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Morphosis unveils design for the new Korean American National Museum in L.A.
View of the museum’s entry, at the corner of 6th Street and Vermont Avenue in Los Angeles’ Koreatown neighborhood. Image: Morphosis Architects.


LOS ANGELES, CA.- The new design for the Korean American National Museum was unveiled today at an event held at the institution’s future address in Koreatown, on the southwest corner of 6th Street and Vermont Avenue. Attended by California State Assembly member Miguel Santiago, Senator Holly Mitchell, Senator Maria Elena Durazo, Assembly member Sharon Quirk-Silva, and Los Angeles City Council President Herb Wesson, the public event celebrates $4 Million in funding awarded to the museum by the State of California to help support the creation of the museum. Architectural models and renderings for the building were presented by members of the architectural team from Los Angeles-based Morphosis Architects. Jae Min Chang, Board Vice Chair for the Korean American National Museum, says, “We are thrilled to be working with Morphosis Architects in creating this landmark museum. This building will stand as a vital institution for the millions of Korean Americans who have made this country their home, and will beautifully represent the strength and accomplishments of our community.”

The overall design concept for the two-story building is based on the idea of a lifted, displaced landscape—a piece of Korea grafted onto Los Angeles—containing the museum within. A sculptural roof garden and terrace crown the building with plants iconic to the Korean landscape, including maple, pine, and bamboo. Beneath the roof garden, the museum follows the classic courtyard plan of the traditional Korean Hanok, circling a central open space with a fluid, interconnected ring of galleries, meeting rooms, and offices. The museum’s street presence is defined by greenery and a patterned façade featuring a traditional Korean motif. The building will also incorporate below-ground parking for the general public and museum visitors, with capacity equal to the city-owned parking facility currently occupying the site.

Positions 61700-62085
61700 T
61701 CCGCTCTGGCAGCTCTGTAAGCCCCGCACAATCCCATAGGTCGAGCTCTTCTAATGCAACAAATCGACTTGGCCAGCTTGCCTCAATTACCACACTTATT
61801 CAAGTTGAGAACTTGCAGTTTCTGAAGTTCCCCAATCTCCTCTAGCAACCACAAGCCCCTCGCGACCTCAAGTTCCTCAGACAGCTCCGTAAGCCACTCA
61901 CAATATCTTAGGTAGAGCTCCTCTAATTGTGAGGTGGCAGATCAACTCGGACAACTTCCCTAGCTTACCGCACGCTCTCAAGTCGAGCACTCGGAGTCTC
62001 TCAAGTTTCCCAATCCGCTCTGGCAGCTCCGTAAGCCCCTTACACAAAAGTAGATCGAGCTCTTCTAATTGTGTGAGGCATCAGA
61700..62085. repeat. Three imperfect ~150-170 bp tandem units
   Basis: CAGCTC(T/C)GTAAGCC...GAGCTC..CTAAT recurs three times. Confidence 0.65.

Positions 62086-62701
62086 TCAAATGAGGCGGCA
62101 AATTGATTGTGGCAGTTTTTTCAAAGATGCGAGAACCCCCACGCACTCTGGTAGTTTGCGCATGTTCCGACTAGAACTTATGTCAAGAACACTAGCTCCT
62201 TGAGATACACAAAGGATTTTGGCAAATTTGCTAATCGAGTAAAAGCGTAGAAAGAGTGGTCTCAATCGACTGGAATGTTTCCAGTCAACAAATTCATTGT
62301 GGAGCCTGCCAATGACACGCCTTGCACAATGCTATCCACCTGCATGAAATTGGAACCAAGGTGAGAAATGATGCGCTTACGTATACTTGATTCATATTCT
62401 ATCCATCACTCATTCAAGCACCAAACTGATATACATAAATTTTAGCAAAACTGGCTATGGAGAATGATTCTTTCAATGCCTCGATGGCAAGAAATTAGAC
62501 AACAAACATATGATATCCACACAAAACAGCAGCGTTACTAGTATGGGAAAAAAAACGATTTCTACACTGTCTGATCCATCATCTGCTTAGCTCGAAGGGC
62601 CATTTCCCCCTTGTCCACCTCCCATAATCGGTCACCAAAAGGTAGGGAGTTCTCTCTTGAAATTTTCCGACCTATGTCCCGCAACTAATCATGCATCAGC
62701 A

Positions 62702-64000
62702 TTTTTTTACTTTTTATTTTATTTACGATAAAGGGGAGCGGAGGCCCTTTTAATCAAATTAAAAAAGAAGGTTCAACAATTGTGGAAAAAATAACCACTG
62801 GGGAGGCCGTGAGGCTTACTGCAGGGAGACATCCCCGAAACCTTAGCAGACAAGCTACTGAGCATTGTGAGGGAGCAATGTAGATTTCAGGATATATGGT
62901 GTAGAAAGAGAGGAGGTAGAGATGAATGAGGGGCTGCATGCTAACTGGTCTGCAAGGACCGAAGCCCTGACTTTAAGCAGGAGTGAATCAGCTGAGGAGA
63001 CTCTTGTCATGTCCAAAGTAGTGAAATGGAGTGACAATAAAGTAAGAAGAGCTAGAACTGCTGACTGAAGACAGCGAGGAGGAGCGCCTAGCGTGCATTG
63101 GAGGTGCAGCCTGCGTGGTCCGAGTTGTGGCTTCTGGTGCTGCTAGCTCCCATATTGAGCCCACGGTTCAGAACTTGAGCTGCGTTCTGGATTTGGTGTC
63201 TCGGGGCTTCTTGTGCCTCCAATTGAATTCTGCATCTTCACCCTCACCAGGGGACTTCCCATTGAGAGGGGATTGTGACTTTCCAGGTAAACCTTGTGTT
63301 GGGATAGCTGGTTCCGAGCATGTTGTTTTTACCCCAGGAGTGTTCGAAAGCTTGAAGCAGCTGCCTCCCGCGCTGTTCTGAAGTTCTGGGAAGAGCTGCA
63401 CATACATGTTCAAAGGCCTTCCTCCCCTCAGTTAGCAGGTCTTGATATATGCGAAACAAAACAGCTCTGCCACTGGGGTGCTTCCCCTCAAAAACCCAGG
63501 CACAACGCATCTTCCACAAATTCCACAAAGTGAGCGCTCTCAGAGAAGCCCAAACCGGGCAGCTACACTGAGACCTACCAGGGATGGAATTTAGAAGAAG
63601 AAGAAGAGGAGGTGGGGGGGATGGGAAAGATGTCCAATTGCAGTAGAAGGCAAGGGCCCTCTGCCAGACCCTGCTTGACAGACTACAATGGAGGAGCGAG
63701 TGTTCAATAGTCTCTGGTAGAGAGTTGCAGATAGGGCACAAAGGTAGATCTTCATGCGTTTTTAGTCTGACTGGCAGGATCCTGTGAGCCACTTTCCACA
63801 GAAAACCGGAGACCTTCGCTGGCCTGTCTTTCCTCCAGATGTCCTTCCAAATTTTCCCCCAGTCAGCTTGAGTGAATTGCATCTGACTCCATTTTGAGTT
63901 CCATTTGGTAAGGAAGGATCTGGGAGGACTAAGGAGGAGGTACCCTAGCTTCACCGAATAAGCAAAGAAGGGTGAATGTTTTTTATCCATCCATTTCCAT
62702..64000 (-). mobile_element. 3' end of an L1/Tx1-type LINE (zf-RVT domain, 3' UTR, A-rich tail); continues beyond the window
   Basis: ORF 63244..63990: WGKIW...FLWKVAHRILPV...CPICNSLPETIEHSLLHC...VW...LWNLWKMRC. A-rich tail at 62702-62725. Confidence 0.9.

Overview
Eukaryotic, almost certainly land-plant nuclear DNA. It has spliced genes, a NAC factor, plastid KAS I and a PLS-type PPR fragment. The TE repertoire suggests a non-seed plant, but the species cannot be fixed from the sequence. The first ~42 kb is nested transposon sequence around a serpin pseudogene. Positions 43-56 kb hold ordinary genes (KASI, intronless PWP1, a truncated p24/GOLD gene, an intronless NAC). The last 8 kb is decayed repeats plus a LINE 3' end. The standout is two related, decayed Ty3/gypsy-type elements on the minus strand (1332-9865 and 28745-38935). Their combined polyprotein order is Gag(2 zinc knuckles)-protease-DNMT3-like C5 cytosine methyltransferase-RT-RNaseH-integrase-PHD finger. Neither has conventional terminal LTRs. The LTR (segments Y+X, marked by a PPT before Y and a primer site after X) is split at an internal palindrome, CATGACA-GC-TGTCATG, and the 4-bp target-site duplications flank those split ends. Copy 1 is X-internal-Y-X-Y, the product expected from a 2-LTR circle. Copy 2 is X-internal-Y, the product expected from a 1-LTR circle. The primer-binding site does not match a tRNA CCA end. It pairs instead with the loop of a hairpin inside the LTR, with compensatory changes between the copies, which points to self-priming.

The project establishes a permanent home for the museum, which was founded in 1991 as the first institution devoted to preserving, studying, and presenting the Korean American community’s cultural heritage. Over the past three decades, the Korean American National Museum has partnered with other museums, universities, and cultural centers around Los Angeles to produce exhibitions and events exploring the Korean American experience. Discussions of creating a permanent home for the institution began in 2000; over the past few years, plans have solidified as the museum board has worked with City Council and community members to select a site and develop a program in line with their mission. The location of the museum was chosen for its significance to past and future Korean Americans; the site is at the heart of Los Angeles’ Koreatown district and the epicenter of the Korean American immigrant story. The new building contributes much-needed greenery, public space, and cultural programming to this fast-developing urban community, as a dedicated platform for events, lectures, performances, and exhibitions.

Los Angeles-based Morphosis Architects are designing the project, led by a team of predominately Korean and Korean American architects and designers under the direction of Morphosis founder Thom Mayne and Eui-Sung Yi, a partner at the firm and Project Principal for the Korean American National Museum. “This museum honors the sacrifices and hardships of our parents and grandparents while showcasing the fruits of those sacrifices: the accomplishments of future generations. We aimed to reflect this sentiment in our design,” says Eui-Sung Yi. The museum is scheduled to break ground in 2020, with projected completion in 2022.





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